Tools that implement my curiousity

I was doing some shell scripting and just to cover the essentials first: I hope people know `cat` prints out a file. `grep -w` looks at whole words only, and `cut f1,2` would show only the first and second field in a line and that `wc -l` has a count of lines in a file as its output. All together:


#!/bin/bash n=$(cat /usr/share/dict/words | wc -l) echo "There are $n words in the dictionary" cat -n /usr/share/dict/words | grep -w $(jot -r 1 1 $n) | cut -f2,1

So i just get random words from the dictionary, oh yeah forgot to explain `jot`, well `man jot` :) . And you can search by typing "/-r<return>" without the quotes. So what I saw was two things 98,000 words, which isn't a surprise, but one of the random words was "jujube's" and "towel's" and this makes me wonder if it is not just words, but contains hints like it can be plural? So I did this and got that.

cat /usr/share/dict/words | grep -E [\'] | grep -v [\']s

e'er h'm o'clock o'er shan't sou'wester who'd y'all

There seems to be a lot more going on here than just an 8 bit ASCII list of words and we really are talking about unicode for some of this stuff, but it could just be the upper 128 characters, which I will see now.(`okteta`). There is definitely some 0xC3 sequences in there and so it has cues and two letter sequences. I wonder if grep even has a chance to find this stuff. I was looking at grep with non-standard and I guess you could do "\xc3" to find stuff in the stream and so I will try that now. It doesn't work as stuff is converted to base 7 [ I meant to say it is base 7 bit which is 7bit ASCII ]somehow and I have no patience for it.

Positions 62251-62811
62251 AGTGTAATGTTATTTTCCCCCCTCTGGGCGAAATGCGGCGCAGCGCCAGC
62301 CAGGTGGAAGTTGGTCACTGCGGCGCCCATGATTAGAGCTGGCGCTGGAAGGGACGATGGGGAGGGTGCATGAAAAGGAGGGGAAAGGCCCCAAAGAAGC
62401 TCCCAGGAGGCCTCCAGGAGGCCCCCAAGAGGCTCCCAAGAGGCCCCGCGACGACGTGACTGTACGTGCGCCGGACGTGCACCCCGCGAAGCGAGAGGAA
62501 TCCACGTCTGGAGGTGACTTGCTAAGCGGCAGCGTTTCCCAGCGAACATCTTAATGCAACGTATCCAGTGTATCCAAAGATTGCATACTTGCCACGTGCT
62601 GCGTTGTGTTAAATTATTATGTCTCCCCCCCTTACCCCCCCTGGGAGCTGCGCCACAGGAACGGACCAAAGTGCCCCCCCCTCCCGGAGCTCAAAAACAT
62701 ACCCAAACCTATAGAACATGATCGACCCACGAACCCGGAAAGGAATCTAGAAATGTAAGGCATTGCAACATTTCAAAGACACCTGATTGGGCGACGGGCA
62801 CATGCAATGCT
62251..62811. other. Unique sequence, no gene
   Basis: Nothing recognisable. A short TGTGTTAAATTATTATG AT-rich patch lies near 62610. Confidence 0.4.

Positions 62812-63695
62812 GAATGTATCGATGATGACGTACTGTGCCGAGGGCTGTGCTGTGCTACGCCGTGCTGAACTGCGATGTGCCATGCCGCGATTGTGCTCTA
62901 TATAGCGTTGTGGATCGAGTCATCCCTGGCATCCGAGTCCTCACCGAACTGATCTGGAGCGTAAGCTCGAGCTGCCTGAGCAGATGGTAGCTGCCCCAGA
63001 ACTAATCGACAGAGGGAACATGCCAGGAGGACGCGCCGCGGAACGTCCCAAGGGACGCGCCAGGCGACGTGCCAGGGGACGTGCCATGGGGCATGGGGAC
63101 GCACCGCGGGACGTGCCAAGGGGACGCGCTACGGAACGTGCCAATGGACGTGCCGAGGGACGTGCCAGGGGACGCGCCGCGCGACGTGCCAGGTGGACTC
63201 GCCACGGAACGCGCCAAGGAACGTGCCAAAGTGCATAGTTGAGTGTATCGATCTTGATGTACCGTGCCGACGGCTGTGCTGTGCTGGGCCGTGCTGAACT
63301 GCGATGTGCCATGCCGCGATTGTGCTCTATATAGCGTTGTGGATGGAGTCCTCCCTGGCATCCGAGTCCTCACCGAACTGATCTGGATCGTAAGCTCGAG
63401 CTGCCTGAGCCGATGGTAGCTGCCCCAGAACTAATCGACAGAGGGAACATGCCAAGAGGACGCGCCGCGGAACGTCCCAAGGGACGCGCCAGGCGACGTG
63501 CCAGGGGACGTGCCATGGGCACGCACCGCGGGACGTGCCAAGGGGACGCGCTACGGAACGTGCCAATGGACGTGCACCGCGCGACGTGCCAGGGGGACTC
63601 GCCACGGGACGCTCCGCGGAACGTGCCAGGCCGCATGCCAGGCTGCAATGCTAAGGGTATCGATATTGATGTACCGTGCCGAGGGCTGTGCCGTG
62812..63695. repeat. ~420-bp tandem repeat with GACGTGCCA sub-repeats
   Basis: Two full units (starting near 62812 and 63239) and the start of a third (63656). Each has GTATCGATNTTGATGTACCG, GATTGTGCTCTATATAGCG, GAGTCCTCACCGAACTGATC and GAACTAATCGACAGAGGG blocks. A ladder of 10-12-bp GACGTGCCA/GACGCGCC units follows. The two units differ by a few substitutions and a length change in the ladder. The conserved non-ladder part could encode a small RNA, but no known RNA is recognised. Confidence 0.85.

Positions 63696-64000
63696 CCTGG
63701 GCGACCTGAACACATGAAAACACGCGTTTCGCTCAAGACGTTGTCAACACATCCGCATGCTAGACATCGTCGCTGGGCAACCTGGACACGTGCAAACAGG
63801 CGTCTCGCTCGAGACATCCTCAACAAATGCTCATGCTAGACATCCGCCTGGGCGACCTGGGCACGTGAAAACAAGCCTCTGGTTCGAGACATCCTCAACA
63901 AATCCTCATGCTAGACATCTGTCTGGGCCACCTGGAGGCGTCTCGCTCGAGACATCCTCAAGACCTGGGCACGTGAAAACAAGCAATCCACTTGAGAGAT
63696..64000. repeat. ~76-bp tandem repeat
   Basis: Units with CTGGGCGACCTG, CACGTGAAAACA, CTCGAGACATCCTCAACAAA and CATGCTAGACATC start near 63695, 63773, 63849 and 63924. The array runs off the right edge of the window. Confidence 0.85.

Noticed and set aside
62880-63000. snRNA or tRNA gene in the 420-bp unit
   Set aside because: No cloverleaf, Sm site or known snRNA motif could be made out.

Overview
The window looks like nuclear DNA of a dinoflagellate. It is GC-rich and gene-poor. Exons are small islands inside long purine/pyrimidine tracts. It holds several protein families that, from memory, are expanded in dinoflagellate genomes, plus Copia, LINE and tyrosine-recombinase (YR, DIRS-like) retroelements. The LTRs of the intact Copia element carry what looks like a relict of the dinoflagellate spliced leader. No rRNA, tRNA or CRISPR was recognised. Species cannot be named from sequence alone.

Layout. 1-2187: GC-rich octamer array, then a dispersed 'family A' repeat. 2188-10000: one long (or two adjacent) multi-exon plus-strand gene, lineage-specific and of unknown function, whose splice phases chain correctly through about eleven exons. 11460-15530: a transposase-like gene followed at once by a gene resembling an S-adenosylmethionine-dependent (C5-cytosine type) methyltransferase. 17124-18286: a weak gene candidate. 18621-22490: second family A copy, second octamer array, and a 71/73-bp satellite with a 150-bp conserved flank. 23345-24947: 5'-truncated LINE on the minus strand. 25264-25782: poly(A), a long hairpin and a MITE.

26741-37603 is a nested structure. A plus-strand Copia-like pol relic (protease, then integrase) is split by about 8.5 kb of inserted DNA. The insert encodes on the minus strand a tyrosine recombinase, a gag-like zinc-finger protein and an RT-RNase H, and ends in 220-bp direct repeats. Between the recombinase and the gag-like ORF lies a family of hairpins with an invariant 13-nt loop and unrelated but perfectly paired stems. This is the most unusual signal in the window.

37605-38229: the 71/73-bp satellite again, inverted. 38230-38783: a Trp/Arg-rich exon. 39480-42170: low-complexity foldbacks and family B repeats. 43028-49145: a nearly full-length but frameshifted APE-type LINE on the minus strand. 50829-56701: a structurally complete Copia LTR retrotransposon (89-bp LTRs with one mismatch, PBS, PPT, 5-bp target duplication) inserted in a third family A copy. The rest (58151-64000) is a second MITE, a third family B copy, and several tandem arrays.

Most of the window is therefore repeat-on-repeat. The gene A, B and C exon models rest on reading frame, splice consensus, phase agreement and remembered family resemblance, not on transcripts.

So I just wrote a C program to grep what I wanted. These utilities center around an ascii world and I don't think they work real well for more complex data sets. It is easier to Python, Perl or C something to get what I want.

So the result is that it is words and formatting information and who uses this dictionary? IDK

/home/username/.mozilla/firefox/(somerandomsh1t).default/persdict.dat

That is where Firefox keeps its dictionary that I can add and remove elements.

That wasn't very clear so a byte in ASCII can be masked to 7 bits or you can handle only the lower 7 bits of a byte. X### #### like 0x80 & 0x7f = 0 Oh well, I just short cutted to mean 7 bit ASCII.

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